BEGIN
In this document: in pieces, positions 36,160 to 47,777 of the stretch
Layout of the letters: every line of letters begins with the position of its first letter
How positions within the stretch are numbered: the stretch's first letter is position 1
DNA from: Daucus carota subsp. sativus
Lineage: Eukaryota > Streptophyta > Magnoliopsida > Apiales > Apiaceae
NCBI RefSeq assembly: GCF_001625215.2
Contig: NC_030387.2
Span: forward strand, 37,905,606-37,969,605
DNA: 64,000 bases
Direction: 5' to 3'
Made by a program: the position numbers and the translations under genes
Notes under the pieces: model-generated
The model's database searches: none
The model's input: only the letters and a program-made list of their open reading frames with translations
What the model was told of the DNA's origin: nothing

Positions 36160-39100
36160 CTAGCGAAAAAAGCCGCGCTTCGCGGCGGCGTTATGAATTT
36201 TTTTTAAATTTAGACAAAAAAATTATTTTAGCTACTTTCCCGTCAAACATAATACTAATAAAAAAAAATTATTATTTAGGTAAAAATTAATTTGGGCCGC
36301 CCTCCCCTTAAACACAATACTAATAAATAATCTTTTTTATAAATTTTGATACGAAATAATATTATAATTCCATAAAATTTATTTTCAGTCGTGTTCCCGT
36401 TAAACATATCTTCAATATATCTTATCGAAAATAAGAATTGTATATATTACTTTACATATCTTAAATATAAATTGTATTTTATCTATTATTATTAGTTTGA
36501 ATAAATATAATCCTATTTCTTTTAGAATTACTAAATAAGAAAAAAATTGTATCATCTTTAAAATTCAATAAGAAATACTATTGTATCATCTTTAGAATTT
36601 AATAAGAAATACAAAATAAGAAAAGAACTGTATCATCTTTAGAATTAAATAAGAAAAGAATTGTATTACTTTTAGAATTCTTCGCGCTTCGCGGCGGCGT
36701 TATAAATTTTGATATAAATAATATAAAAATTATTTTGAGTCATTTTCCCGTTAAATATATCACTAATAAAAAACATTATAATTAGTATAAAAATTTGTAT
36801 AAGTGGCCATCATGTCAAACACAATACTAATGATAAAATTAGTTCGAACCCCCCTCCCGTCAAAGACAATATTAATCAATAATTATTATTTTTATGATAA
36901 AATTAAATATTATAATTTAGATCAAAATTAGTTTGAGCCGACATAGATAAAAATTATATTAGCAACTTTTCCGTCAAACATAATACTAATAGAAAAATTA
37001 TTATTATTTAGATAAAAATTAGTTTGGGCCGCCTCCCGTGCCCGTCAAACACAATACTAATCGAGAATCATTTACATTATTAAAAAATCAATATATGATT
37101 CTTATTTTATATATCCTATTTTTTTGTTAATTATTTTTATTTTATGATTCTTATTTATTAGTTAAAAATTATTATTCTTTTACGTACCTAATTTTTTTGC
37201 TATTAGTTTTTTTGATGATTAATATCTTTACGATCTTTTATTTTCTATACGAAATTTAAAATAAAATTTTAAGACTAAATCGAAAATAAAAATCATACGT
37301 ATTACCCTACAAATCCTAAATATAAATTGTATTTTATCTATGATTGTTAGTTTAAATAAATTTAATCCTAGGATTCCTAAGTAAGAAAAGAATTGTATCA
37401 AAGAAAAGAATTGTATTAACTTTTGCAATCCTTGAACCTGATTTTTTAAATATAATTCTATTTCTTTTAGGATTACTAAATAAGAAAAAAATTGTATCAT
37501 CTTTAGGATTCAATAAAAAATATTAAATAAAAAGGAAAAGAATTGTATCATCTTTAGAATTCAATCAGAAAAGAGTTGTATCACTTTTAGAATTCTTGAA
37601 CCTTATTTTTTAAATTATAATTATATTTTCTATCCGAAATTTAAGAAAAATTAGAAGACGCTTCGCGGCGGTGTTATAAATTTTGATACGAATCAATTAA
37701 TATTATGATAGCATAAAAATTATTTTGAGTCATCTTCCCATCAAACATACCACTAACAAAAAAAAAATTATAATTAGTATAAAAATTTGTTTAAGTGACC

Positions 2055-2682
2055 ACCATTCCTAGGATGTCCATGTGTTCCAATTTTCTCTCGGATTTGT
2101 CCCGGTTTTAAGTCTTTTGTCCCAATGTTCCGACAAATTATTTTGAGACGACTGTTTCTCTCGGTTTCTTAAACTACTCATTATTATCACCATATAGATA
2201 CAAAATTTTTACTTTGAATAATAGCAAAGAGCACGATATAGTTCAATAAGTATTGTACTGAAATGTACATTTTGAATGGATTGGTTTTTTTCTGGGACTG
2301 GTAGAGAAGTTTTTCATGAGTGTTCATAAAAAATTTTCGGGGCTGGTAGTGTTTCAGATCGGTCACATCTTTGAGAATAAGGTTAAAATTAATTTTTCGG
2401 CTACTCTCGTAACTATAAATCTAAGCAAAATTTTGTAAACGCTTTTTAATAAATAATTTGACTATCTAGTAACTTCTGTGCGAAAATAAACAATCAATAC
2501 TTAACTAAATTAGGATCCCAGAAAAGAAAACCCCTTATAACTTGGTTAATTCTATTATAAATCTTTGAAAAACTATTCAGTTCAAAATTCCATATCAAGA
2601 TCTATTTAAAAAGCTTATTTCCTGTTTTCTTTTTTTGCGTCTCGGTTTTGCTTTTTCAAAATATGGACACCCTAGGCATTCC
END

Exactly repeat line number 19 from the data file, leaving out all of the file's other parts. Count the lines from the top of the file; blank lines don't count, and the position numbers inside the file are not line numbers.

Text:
36301 CCTCCCCTTAAACACAATACTAATAAATAATCTTTTTTATAAATTTTGATACGAAATAATATTATAATTCCATAAAATTTATTTTCAGTCGTGTTCCCGT